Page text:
Maybe they got lucky. Maybe they made a break for it, got over the border into Hungary, eventually into Austria where there were overflowing displaced person’s camps. Perhaps even to Germany, where there were also, displaced person’s camps.  Germany and Austria were so devastated by the the war, they didn’t have much room or time for Josef’s starving, destitute wife, elderly parents or wailing, traumatised children.

Maybe they eventually were successful in emigrating to America, Canada or Australia, where they could live, work, go to school, eat real food, drink clean water. All whilst not living in a messed up warzone, forced to subscribe to a hateful ideology lest they face violence and hate themselves.

Despite the fact that they never subscribed to the ideology. Or that they were eight. Or eighty and hard of hearing.   Or that they were like Josef and thought this whole thing is gonna blow over, and life is going to go back to normal. It’s just another damn war played out by the big boys, I don’t like it but it’s all gonna be okay eventually.

Josef was so sadly wrong.

Life did not go back to normal.

Today, there aren’t many ‘Josefs’ living in what were once, bustling communities in Eastern Europe. There are a few Romanian or Serbian folks there, but his family is long gone.

Graveyards are decaying, unkempt, even vandalised in certain parts of the Banat. Because there are no descendants of the sleeping ones left to keep them up.

Mass graves lay beneath serene fields, some with men guilty of cooperating with German occupying forces. Some filled with Josefs, who didn’t care for the whole thing and expected it all to blow over. Some filled with normal, non-military people, or with children and old people who perished of disease or starvation.

Or they are filled with people who were beaten and tortured to death for being ‘German bastards’ .

It’s difficult, you know…writing a story about a culture which doesn’t properly exist anymore in the place of its origin. Its people are scattered in different parts of the world. The folks who lived there in harmony pre Hitler have since passed on.

It’s hard to piece together the normal, daily lives of these Danube Swabians.

Because some man with delusions of grandeur and ideas of racial supremacy started exploiting and manipulating an economic and political climate.

You’ve been to history class, you’ve watched films and documentaries….you know the evil and vile acts on a mass scale that ensued.  And no, to compare the genocide of the Holocaust with that of the ethnic Germans in Eastern Europe is not helpful.   Because, as far as numbers go and the systemised organisation of it all, it’s quite ignorant to say that one was on the same scale as the other.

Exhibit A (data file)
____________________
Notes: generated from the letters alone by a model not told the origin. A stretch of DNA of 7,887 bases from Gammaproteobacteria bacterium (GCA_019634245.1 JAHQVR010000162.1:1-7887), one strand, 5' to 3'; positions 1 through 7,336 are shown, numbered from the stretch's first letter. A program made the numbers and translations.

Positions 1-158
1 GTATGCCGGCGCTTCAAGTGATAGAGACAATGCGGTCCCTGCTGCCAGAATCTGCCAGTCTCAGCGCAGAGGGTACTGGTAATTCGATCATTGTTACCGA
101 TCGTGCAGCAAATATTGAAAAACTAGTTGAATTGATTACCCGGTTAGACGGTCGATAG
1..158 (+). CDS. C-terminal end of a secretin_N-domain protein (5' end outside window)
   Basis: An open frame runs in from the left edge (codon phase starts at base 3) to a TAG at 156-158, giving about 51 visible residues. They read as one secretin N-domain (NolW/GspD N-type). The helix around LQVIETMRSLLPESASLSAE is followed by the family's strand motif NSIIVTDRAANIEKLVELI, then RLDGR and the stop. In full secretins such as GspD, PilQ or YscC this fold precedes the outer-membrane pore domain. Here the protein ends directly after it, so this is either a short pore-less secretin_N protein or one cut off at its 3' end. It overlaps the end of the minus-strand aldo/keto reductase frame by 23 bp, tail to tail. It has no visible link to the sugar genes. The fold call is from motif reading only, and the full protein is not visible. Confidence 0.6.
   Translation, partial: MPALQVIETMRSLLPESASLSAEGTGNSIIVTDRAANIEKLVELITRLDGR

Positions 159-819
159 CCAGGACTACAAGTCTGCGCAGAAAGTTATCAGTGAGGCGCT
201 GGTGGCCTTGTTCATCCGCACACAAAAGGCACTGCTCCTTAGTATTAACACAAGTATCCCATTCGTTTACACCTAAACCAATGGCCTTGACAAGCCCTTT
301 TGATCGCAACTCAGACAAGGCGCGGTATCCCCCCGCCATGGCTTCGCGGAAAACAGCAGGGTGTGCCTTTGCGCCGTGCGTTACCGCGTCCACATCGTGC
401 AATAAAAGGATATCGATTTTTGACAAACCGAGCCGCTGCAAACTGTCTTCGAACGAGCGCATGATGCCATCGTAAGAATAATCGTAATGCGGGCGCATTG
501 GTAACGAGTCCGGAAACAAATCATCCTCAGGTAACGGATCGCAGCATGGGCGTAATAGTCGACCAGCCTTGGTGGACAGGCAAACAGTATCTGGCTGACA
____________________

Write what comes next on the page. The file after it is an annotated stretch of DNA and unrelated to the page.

They were connected. The first was a concocted plan of ethnic cleansing, ridding the supposedly glorious German world of what the Nazi’s thought was dirty blood and disloyal people. The second was a result of the acceptance of collective guilt, reparations, and removing ‘enemies of the state’ from countries previously oppressed by Nazi occupiers.   Revenge killings and rapes abounded.   They both involved large numbers (though not comparably so) of innocent civilians. Children, women and the elderly.

One time, when I searched up the term coined by Nazis, ‘Volksdeutsche’ I found a rather upsetting blog of a person trying to say that the Holocaust wasn’t real, but the genocide of ethnic Germans was.

What a load of vile, unhelpful nonsense.

I’ve read about Germans in the Reich and ethnic Germans in Eastern Europe giving bread to starving Jewish children, unable to accept that this was somehow okay.

I’ve read about Romanian, Hungarian people assisting and aiding the ethnic Germans, after the war.  At great personal risk to themselves.  Despite many of their fellow citizens insisting on the collective guilt of all Germans.

I’ve read about a German who stepped in to stop the Nazis executing Serbian men in his village.

I’ve read about Russian military officials stepping in to prevent unnecessarily harsh treatment of prisoners by local partisans.

Granted, we need to understand the horrors, much as we need to see that despite so much evil, there is still good in the world….